If you choose to switch to a whole foods, plant-based lifestyle you can expect the same results. You’ll lose two to three pounds of weight per week (sometimes more in the beginning) until your body reaches your ideal body weight. If you continue with this lifestyle you can expect to stay at a healthy ideal body weight for the remainder of your life. Exercise always helps, especially when initially trying to lose weight so don’t forget to get up and get moving!

Final Thoughts and a Giveaway Contest for My Book, The Empty Medicine Cabinet

Modern day diets will come and go. If you take a close look at them, they’re all the same—portion control and calorie counting. Don’t get caught up in the hype and false promises of these diets. They don’t work, at least not for the majority of people in the long run. Instead, think of your weight loss efforts as a whole health transformation that begins with health and ends with weight loss. You’ll be feeling great for the rest of your life! Remember, true success comes one day at a time.

To help you reach your weight loss goals, I’m running a free giveaway contest for my book, The Empty Medicine Cabinet. It has everything you need to know to start living a healthier, happier, and disease-free life. Enter below for your chance to win, and make sure to tell everyone about your new approach to shedding those unwanted pounds!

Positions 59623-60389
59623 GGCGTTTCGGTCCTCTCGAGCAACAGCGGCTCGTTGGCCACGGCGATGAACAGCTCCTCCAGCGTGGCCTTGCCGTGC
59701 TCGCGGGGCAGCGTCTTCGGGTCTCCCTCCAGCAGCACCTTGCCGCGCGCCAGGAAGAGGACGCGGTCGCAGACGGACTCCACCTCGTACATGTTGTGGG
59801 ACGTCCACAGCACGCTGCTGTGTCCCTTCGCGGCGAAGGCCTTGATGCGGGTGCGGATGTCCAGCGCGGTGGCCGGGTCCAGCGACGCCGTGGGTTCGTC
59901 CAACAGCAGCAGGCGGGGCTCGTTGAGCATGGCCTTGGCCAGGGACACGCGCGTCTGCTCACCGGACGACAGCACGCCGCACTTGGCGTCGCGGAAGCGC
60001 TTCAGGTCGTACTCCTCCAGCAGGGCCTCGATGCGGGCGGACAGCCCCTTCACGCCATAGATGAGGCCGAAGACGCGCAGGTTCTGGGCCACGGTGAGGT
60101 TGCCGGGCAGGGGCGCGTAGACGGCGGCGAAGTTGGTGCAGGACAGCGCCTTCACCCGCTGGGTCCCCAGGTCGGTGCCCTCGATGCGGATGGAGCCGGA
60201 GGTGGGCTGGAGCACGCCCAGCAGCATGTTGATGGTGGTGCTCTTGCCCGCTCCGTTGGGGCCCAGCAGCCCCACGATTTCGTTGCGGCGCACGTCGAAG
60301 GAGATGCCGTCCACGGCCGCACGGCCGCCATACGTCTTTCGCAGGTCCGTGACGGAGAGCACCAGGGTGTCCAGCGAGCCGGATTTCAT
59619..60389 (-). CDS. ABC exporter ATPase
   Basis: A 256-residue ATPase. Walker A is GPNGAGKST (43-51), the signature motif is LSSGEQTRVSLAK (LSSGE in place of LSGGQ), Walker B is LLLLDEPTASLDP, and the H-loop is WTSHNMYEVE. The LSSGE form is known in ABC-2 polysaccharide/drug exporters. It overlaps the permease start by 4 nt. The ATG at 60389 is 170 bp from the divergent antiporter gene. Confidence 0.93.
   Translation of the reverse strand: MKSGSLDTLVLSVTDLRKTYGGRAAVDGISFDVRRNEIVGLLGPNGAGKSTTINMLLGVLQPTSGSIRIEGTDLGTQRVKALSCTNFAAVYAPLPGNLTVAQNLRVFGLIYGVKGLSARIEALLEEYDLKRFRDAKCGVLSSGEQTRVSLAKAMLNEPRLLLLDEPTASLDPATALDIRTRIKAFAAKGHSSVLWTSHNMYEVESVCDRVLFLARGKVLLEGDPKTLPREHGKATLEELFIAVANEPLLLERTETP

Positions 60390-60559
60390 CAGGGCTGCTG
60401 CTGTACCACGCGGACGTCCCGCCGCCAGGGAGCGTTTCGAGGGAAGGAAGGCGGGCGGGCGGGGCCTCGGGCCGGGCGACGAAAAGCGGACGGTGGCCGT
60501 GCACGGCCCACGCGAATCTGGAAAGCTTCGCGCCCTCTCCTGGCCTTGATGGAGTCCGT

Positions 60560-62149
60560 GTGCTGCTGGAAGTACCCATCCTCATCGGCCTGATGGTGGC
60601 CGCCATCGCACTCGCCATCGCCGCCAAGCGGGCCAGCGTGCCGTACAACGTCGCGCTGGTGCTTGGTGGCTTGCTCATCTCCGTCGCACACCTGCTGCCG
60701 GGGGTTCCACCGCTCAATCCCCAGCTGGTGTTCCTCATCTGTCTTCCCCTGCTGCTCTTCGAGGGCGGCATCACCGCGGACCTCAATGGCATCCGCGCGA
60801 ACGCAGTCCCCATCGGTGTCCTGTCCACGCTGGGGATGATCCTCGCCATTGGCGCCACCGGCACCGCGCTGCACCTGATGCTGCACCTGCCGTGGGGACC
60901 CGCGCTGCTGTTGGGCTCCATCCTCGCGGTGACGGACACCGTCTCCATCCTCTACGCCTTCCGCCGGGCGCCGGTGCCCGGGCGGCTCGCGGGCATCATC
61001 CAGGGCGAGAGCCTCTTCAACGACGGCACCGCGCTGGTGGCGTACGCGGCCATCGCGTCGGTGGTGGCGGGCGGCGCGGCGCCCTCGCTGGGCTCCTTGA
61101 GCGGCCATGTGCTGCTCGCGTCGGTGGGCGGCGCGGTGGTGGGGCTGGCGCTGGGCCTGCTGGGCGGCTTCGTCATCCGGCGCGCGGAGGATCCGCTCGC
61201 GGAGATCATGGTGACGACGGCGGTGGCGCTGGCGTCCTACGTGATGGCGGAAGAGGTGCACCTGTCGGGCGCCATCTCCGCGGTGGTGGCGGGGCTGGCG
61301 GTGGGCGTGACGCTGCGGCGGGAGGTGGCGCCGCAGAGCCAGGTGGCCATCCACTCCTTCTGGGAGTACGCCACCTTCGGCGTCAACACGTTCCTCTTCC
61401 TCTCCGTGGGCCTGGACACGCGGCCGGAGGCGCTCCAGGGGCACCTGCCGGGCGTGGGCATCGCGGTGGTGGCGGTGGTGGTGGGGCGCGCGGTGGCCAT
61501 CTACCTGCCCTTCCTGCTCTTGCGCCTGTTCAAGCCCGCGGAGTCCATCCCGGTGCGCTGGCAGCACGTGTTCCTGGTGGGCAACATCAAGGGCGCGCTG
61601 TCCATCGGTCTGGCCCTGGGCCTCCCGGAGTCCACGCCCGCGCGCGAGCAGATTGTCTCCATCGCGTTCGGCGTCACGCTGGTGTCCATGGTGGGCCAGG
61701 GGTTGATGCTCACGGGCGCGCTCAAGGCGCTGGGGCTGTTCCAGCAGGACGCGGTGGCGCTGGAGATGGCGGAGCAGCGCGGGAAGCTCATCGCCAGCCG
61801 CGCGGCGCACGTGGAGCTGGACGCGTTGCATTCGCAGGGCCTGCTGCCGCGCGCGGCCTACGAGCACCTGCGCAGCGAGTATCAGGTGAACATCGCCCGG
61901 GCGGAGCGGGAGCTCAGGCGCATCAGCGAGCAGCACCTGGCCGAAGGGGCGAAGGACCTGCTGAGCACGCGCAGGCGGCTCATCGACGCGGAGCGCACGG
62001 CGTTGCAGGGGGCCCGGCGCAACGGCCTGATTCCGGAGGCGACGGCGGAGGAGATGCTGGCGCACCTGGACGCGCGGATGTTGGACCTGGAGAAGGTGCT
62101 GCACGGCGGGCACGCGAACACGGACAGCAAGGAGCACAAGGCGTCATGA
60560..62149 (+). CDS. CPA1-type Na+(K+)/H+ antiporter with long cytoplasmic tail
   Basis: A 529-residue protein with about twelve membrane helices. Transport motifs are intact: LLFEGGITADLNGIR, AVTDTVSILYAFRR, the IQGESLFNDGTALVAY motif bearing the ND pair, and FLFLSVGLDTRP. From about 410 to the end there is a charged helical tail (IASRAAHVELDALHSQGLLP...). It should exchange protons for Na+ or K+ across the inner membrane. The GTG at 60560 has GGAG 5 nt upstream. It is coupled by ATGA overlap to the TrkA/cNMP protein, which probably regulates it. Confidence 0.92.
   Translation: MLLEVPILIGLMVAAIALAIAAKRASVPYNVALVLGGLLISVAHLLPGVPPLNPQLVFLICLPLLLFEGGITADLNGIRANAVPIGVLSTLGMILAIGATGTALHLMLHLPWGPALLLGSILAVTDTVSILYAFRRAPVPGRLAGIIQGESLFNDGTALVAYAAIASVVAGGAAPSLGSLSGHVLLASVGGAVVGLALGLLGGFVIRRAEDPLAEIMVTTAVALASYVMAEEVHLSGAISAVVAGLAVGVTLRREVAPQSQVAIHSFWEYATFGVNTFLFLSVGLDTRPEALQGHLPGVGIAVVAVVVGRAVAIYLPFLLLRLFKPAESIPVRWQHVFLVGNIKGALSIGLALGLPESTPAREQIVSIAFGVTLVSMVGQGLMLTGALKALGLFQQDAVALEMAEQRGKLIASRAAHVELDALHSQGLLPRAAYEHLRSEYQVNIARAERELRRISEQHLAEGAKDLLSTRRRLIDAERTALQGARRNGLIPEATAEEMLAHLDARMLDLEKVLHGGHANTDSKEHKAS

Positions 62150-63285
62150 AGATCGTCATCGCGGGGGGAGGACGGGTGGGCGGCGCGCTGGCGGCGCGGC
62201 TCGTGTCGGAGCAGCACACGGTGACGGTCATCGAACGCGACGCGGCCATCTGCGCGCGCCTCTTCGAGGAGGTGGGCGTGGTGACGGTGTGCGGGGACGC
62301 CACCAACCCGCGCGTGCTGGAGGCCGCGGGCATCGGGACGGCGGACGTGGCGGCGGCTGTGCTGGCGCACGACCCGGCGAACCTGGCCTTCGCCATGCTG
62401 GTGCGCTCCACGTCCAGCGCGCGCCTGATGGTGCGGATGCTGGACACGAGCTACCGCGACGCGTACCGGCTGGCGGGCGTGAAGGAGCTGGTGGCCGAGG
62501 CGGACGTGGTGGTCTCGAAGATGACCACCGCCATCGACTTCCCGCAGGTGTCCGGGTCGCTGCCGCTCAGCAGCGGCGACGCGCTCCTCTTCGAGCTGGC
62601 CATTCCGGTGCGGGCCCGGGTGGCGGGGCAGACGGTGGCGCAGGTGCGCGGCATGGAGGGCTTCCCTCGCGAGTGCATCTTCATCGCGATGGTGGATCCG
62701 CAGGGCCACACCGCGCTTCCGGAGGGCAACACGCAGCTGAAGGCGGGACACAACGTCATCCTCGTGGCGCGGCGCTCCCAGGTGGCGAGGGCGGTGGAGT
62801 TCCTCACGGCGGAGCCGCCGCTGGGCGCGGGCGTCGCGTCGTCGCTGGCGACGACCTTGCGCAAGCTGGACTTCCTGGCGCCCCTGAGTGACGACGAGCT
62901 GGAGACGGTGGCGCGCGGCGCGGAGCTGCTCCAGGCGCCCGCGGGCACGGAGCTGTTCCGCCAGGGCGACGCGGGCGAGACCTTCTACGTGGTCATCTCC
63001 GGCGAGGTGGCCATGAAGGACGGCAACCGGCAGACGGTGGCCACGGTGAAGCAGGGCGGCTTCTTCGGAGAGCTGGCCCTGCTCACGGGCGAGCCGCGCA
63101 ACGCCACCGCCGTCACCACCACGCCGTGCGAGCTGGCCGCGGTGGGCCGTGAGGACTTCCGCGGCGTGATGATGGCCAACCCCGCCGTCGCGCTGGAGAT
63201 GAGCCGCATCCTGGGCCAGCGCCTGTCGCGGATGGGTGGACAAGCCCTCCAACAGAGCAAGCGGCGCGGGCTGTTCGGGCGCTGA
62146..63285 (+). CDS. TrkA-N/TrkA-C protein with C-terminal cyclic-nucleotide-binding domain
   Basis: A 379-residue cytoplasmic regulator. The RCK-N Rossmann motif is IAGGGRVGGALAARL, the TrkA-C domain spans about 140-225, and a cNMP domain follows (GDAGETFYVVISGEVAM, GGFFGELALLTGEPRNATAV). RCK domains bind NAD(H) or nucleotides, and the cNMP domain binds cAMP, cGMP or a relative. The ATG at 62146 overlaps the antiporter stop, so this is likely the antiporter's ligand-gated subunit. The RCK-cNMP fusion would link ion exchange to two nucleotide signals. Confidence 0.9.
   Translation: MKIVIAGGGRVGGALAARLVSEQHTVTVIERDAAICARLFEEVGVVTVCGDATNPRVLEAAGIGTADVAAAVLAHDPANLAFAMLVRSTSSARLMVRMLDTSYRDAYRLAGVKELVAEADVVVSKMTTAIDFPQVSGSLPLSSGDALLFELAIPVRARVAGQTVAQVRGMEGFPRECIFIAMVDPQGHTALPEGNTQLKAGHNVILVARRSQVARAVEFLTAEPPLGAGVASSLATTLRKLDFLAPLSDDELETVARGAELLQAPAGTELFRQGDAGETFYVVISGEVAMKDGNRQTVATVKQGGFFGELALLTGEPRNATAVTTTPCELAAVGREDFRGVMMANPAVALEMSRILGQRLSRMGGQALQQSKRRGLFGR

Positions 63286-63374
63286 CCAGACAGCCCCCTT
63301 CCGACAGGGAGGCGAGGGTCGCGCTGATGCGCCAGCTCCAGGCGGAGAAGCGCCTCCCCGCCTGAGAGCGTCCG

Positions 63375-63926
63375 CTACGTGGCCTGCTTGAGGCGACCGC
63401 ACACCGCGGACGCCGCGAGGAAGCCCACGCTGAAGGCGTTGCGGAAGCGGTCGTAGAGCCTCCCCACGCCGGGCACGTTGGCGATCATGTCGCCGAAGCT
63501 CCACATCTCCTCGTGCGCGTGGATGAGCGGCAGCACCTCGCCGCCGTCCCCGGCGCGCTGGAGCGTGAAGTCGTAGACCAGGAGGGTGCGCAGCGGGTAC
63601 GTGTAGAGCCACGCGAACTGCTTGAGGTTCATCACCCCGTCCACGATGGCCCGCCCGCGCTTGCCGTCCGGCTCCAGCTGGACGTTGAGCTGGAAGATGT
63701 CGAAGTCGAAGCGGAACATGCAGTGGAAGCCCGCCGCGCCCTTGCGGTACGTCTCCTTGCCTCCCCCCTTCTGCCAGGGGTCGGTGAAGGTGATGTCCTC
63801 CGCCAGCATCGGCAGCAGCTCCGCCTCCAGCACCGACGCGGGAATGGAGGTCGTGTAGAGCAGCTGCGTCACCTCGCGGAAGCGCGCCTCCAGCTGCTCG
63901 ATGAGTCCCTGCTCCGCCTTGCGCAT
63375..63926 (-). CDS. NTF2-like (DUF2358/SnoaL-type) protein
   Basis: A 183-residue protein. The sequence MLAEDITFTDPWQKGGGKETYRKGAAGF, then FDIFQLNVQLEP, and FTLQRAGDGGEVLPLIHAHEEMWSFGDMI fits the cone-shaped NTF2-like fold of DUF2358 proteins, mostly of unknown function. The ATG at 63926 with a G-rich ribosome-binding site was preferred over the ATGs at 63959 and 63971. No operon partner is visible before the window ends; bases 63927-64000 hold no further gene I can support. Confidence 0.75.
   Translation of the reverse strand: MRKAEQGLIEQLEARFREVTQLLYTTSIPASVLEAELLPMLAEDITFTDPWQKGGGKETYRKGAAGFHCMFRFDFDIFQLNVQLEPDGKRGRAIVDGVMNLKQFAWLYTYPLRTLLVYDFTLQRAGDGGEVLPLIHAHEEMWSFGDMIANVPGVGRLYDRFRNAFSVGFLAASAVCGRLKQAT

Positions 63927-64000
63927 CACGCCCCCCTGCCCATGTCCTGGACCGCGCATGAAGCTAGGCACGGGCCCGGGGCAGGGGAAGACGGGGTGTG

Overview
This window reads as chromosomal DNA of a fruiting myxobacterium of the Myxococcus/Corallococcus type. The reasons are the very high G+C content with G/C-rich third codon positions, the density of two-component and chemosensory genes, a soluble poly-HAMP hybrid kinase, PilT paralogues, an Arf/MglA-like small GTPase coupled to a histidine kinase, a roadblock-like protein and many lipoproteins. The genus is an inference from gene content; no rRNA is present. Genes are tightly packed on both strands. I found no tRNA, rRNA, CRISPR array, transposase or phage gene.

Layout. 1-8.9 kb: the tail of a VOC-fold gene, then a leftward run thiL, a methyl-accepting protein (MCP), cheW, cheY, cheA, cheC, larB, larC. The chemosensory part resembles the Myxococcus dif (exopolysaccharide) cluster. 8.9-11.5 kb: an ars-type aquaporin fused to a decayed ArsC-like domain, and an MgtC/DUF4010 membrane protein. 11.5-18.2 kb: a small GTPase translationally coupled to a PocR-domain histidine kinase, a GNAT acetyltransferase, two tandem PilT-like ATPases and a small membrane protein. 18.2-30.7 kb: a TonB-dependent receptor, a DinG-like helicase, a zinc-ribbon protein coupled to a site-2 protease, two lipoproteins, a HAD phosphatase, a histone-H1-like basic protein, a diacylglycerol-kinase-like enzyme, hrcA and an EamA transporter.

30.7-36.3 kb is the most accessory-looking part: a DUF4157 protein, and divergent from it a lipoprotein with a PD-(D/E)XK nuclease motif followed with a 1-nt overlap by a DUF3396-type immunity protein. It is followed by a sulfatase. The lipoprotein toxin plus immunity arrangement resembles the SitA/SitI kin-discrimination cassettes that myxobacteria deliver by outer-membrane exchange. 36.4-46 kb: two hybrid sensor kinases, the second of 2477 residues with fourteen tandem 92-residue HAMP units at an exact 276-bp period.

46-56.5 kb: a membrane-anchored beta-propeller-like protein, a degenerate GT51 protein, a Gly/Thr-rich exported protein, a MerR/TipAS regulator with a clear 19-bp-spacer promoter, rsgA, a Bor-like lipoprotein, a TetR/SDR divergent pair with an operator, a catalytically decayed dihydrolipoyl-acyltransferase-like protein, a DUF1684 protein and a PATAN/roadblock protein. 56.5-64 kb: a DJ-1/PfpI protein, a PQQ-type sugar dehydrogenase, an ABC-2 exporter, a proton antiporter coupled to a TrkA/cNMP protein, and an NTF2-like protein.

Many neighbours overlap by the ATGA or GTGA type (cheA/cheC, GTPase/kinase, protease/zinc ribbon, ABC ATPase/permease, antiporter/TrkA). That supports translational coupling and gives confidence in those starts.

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by Dustin Rudolph, PharmD
Clinical Pharmacist

Check out Dustin Rudolph's book The Empty Medicine Cabinet to start your journey towards better health. This step-by-step guide leads you through many of today's common chronic diseases (heart disease, obesity, diabetes, cancer, and more), giving you the facts on foods versus medications in treating these medical conditions. The book also contains an easy-to-follow guide on how to adopt a whole foods, plant-based diet as a part of an overall lifestyle change, producing the best possible health outcomes for you and your family. Hurry and get your copy today!